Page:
Dear Team Backup,
My little girl refuses to sleep through the night.
She whines and complains and gets up several times through the night. And has a hard time waking up too.
She likes to watch TV and play video games before bedtime and have a snack. We don't want her to get into a habit of requiring that we fall asleep together. What bedtime routines work best?
Orphans often come from chaos and need to learn "calm". You can create a peaceful and relaxing environment by eliminating stimulants at bedtime. When the sun begin to set, slow things down and begin to turn off the TV and games. Turn on soothing music. Read together. Dim the lights. Provide a night light.
If necessary, put her mattress on the floor so she knows no scary monsters are under her bed. Tell her, "scary monsters are not real, because they are only in our head, not under the bed."
Provide healthy snacks that aid in sleep. Like warm milk. Talk to your doctor about "melatonin" a health food supplement that is sold in a chewable peppermint flavored tablet. Use it occasionally to help her feel drowsy when she is anxious and struggling to fall asleep.
Consider aroma therapy, lavender is a calming fragrance.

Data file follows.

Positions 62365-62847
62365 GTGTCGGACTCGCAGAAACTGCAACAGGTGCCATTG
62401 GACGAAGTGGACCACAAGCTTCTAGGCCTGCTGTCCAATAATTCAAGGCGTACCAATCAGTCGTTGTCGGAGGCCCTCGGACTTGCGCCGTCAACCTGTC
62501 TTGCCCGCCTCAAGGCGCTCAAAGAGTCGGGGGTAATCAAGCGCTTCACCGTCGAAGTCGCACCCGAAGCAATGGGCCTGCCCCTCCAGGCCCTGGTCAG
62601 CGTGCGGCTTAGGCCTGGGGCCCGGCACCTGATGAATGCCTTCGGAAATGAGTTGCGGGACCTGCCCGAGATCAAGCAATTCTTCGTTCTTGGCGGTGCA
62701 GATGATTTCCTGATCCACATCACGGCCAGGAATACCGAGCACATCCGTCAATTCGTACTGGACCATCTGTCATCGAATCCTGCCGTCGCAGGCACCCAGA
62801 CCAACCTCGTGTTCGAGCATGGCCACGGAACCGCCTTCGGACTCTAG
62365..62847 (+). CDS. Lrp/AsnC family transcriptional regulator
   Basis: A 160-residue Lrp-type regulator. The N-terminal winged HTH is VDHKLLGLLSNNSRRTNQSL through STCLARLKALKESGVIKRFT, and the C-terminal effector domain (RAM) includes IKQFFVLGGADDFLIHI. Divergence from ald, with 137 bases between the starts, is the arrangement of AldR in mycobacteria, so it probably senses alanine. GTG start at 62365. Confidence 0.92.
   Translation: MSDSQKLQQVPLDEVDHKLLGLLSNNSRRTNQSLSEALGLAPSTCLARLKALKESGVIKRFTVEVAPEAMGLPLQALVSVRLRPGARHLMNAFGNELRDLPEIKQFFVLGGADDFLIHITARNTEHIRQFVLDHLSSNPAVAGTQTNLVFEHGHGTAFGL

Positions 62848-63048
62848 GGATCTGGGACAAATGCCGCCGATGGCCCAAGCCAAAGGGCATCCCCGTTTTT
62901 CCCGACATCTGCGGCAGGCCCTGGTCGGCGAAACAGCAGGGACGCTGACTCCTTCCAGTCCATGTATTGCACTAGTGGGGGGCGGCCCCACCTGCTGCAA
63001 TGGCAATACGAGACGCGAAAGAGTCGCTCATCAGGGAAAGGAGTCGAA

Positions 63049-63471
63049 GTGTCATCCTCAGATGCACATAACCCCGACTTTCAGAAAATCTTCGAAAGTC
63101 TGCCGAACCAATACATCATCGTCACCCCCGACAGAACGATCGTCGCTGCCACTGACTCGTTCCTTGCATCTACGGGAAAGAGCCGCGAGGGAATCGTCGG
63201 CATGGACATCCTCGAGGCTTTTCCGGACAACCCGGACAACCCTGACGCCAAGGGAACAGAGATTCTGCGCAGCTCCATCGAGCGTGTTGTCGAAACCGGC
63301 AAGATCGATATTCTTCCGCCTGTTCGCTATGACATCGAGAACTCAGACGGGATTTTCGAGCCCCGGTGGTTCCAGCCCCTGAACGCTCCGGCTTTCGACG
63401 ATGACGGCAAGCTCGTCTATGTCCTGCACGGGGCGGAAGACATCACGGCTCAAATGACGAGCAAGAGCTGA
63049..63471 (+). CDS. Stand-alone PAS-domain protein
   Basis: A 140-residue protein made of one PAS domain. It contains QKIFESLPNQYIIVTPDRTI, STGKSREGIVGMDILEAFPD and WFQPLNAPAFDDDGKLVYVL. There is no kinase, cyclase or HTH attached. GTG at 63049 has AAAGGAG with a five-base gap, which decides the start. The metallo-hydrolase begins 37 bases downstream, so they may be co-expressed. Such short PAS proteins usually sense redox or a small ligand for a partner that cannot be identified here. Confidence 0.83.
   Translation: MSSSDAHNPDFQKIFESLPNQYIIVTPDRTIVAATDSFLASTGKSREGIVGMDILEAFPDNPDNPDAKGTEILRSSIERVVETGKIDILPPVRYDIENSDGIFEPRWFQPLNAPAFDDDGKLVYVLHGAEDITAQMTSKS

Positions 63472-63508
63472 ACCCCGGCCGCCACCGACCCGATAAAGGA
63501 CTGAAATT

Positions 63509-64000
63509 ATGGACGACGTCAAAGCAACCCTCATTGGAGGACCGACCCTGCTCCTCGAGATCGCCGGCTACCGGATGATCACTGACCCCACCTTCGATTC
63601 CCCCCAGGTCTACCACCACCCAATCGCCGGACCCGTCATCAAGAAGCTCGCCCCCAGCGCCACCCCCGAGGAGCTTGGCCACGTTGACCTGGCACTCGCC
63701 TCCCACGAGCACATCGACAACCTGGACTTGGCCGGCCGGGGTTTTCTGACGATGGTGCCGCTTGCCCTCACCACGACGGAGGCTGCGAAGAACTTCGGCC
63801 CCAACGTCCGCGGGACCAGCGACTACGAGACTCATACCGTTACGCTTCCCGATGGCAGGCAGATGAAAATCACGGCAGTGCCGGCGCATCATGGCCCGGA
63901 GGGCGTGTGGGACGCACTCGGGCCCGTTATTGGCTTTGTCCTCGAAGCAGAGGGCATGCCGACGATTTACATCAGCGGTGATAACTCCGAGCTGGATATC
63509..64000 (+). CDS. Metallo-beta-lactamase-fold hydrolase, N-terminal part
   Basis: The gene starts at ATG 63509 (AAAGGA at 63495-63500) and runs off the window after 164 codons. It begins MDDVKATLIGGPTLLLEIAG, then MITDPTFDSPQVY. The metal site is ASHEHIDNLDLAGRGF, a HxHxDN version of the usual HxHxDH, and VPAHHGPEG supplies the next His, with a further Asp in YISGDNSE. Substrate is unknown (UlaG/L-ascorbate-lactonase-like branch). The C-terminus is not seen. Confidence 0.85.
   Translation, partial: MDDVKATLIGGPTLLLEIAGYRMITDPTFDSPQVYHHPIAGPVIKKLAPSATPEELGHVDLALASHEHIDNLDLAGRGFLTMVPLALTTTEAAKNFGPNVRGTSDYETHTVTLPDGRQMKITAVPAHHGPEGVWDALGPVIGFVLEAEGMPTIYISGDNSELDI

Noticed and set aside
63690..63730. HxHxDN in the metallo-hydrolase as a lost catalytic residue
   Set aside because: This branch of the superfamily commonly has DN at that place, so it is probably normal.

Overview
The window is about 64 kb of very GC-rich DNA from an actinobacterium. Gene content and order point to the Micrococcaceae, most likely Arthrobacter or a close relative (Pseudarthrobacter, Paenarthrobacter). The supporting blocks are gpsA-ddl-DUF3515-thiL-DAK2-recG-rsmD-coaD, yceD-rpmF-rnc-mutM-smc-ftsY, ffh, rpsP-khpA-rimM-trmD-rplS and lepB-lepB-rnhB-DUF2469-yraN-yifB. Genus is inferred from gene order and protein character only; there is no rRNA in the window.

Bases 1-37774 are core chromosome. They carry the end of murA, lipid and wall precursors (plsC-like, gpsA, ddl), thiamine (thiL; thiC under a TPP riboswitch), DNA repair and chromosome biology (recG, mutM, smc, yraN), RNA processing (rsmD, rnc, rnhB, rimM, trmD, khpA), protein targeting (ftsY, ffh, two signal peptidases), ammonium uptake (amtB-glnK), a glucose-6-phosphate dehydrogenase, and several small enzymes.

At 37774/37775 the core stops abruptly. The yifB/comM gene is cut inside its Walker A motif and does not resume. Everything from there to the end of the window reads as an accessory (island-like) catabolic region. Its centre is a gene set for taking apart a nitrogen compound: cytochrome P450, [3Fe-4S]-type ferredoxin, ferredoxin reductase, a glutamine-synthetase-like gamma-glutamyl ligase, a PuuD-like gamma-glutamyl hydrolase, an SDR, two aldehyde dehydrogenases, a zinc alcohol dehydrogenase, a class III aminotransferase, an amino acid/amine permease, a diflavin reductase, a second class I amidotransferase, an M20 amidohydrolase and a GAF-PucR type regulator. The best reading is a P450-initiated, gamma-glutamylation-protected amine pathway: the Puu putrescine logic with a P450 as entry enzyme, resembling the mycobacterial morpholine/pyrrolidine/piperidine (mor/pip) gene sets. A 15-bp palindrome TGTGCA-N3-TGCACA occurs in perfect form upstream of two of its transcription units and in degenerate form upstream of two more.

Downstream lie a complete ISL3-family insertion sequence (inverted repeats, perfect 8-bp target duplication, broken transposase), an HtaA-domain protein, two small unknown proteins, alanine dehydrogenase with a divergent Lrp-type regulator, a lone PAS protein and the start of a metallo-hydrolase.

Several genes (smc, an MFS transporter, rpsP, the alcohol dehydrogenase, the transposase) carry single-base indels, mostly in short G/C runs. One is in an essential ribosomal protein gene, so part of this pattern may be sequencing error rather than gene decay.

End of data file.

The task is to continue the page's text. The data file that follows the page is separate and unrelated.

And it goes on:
Examine your bedtime routines. Kids thrive with structure and knowing what is next. Especially orphans since their world was filled with lots of "unknowns". So they grapple with many fears. Post a schedule and allow her to help fill the time slots with enjoyable activities she will look forward to. This will provide incentives to sleep and wake up for.
Give her an alarm clock to set herself and help her learn to wake up herself instead of depending on you to wake her up. You may help by creating noise or lively music in the mornings and natural sunlight and fresh air in her room.
Playing and exercising during the day - helps us to expend energy and naturally get tired at the end of the day. Walking, jumping, skipping, spinning, swinging, rocking, is all very soothing to the brain. Try doing this in the afternoon or early evening leading up to bedtime.
Sometimes she may simply need you to snuggle or rock her or massage her back or feet or scalp. Many orphans did not get this kind of bonding time with their parents, so it may require you go the extra mile in providing this nurture for quite awhile until she adjusts.
We pray together. It's an opportunity for our child to express what is on his heart and put it in God's hands. You may pray, sing or speak blessings on her so she feels reassured that she is not alone and all is good in her world.